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Sri Lanka Crisis: President Rajapaska Admits Mistakes, Says Fertiliser Ban Was Wrong

Sri Lankans are going through extreme hardships as there is severe shortage of vehicular fuel, cooking gas, and even food and medicines.

Sri Lanka Crisis: President Rajapaska Admits Mistakes, Says Fertiliser Ban Was Wrong
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Sri Lankan President Gotabaya Rajapaksa on Monday admitted he made mistakes over last two years that led to the country's worst financial crisis.

Speaking to his 17 new Cabinet members, Gotabaya pledged to correct those mistakes. 

Gotabaya said, "During the last two and a half years, we have had vast challenges. The COVID-19 pandemic, as well as the debt burden, and some mistakes on our part. They need to be rectified. We have to correct them and move forward. We need to regain the trust of the people."

Sri Lanka is on the brink of bankruptcy as it faces an acute shortage of foreign exchange. People are going through extreme hardships as there is severe shortage of vehicular fuel, cooking gas, and even food and medicines. Prices have also sky-rocketed in recent weeks. People have also faced power cuts of up to 13 hours as there is shortage of fuel to produce thermal power.

Gotabaya said the Sri Lankan government should have approached the International Monetary Fund earlier in the crisis for help in facing the impending debt crisis and should not have banned chemical fertiliser in an attempt to make Sri Lankan agriculture fully organic. Critics have said the ban on imported fertilisers badly hurt farmers. 

Critics have also blamed the government for taking large loans for infrastructure projects which have not brought in any money.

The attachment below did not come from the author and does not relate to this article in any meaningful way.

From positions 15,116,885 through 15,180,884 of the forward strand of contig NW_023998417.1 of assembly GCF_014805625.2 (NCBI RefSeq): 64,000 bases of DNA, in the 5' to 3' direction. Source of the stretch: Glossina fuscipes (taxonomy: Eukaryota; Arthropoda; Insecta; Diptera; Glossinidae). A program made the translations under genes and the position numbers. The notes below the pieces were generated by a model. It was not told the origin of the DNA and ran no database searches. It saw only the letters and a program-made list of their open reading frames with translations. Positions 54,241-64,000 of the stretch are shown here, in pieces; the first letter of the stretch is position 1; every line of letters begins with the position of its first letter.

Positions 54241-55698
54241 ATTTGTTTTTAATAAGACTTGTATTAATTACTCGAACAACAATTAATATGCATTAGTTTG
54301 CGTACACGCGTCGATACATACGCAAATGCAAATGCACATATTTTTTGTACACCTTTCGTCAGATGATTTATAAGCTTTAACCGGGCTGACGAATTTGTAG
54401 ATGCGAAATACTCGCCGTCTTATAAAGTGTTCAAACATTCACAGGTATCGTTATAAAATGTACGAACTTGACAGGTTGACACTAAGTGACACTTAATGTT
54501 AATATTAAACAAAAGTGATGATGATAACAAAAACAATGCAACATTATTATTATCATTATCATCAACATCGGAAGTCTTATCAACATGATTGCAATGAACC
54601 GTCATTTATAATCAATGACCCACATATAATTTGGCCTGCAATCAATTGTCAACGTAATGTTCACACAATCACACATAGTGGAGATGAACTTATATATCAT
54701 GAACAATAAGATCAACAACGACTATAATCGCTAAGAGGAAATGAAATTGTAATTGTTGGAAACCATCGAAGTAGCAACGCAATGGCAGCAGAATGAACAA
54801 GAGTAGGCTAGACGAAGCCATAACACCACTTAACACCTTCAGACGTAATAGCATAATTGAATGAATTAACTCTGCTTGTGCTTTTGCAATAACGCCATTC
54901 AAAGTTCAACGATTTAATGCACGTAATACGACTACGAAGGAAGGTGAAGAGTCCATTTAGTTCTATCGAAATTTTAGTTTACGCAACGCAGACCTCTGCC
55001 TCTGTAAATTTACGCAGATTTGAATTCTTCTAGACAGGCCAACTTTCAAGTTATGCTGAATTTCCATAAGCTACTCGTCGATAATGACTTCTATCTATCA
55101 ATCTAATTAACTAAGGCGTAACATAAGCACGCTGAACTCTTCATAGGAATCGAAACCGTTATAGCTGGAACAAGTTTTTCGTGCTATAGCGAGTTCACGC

Gotabaya said, "Today, people are under immense pressure due to this economic crisis. I deeply regret this situation." 

He added that the pain, discomfort, and anger displayed by people forced to wait in long lines to get essential items at high prices is justified.

The new Cabinet appointments follow weeks of protests demanding resignations of Gotabaya and his politically powerful family that has held power for most of the past two decades. Much public anger has been directed at Gotabaya and his elder brother Prime Minister Mahinda Rajapaksa. 

Thousands of protesters occupied the entrance to the president's office for the 10th day on Monday. Gotabaya and Mahinda Rajapaksa remain in office, but some other relatives lost their Cabinet seats in what was seen as an attempt to pacify the protesters without giving up the family's hold on power. 

Last week, the government said it was suspending repayment of foreign loans pending talks with the International Monetary Fund. Finance Minister Ali Sabry and officials left for talks with the IMF on Sunday. The IMF and World Bank are holding annual meetings in Washington this week. 

Sri Lanka has also turned to China and India for emergency loans to buy food and fuel.

The Indian assistance so far has reached around $2.5 billion, which includes $1 billion for essentials such as food and medicines, $500 million for fuel, and a currency swap agreement between the Reserve Bank of India and the Sri Lankan central bank.

India has also delivered 2,70,000 metric ton of fuel to Sri Lanka. More fuel shipments from India are expected to be sent to Sri Lanka by May, according to reports.

With PTI inputs

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